When you travel, exploring the city to its fullest seems like a natural idea. There is a limited amount of time and you hastily run around to soak everything up. Who knows whether you will get to visit that place twice, right?
It is somehow different for the place where you live. I often find myself thinking that I have all the time in the world to explore the city. There is no need to rush and speed to visit all the galleries and museums. Your home is the place to savour long walks, embrace the vibe of every street and make a map of your favourite coffee shops.
It all sounds charming in my head. The reality is a bit worse, as always.
When we live in a city permanently, we procrastinate. We save all the city tours and savouring for later. Have you ever met someone who woke up on a Saturday morning and thought: “What a perfect day to visit a history museum at the other end of the city?” If some of you have, I am in awe. More often than not, we end up staying at home or visiting a friend, or writing a paper. Papers do have deadlines, unlike sightseeing in your home city.
Every time I just end up being busy with life. Instead of seeing the beauty of the old town, I am looking down to not trip over while being late for university. I know the roads that get me where I need to be - I do not know what happens in the places where there is no underground station nearby. Erasmus students probably know more about my home than I do. I learn so much from their experiences.
I remember when I had an interview with an Erasmus student and she was talking about the time when she visited a new glass bridge. It was not new, to be honest - it had been finished for 2 years. On the opening day, there were so many people there, and she was among the first ones to visit. I listened to how excited she was about it and what a breathtaking view one can get from there. She laughed a bit too hard when I confessed that I hadn’t seen it myself.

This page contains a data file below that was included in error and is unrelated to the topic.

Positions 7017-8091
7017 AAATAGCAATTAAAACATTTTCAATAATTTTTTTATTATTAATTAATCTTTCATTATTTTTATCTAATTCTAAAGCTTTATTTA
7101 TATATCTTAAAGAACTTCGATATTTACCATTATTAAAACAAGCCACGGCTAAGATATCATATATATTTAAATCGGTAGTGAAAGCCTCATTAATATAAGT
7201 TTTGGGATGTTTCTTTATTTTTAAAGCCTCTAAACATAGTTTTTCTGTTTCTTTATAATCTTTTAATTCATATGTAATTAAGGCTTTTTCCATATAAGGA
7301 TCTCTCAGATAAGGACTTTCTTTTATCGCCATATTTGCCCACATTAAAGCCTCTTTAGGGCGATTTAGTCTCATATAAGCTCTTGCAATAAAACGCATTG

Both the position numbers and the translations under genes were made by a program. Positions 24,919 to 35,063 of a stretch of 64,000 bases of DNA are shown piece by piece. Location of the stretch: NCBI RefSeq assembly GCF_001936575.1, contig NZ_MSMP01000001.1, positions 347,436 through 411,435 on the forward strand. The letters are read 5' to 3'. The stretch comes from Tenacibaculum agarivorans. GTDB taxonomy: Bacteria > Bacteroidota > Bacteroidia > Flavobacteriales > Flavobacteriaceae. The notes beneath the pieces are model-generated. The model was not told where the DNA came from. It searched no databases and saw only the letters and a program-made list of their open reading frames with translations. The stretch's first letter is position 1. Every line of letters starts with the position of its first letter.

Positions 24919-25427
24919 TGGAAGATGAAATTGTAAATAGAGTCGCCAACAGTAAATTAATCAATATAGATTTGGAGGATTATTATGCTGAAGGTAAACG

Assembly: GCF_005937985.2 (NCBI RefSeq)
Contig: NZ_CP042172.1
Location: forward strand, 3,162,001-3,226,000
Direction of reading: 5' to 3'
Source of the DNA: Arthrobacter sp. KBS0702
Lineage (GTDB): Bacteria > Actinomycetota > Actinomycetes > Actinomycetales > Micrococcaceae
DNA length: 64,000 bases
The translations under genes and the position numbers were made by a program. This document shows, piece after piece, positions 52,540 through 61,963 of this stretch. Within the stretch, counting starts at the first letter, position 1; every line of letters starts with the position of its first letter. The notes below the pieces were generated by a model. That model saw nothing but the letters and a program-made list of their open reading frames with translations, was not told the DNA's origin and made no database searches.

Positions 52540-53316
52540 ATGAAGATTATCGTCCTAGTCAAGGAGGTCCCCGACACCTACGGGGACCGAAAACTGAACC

This happened for many other well-known places. I always thought that I would visit them one day. One day hasn't happened for a long time. Then the pandemic hit.
A pandemic can sometimes seem like the worst. However, there are plenty of things to be thankful for. I love that people do not breathe on my neck in a queue, for example. I also enjoy the time that I have to rediscover myself and the world around me.
You see, it is the pandemic that pushed me to notice my surroundings. It was not about getting from point A to point B anymore. It was about looking at what the way has to offer. All the little details that seemed so irritatingly familiar became not as familiar as they seemed.
There was this ugly building that I tried not to look at every morning. I was a bit bored and very lonely that day so I decided to look up. What if someone else is as lonely as I am? I found sleepy people on the balconies and the smell of dinner being prepared. It was so vibrant and welcoming, I felt like a part of this buzzing home too. It was the story of how a familiarly hideous building became so beautiful all of a sudden. I just had to really see it.
So book a sightseeing tour. Get up on a Saturday morning and go to that museum at the other end of the city. Stumble across unknown streets. Fall in love with your home all over again.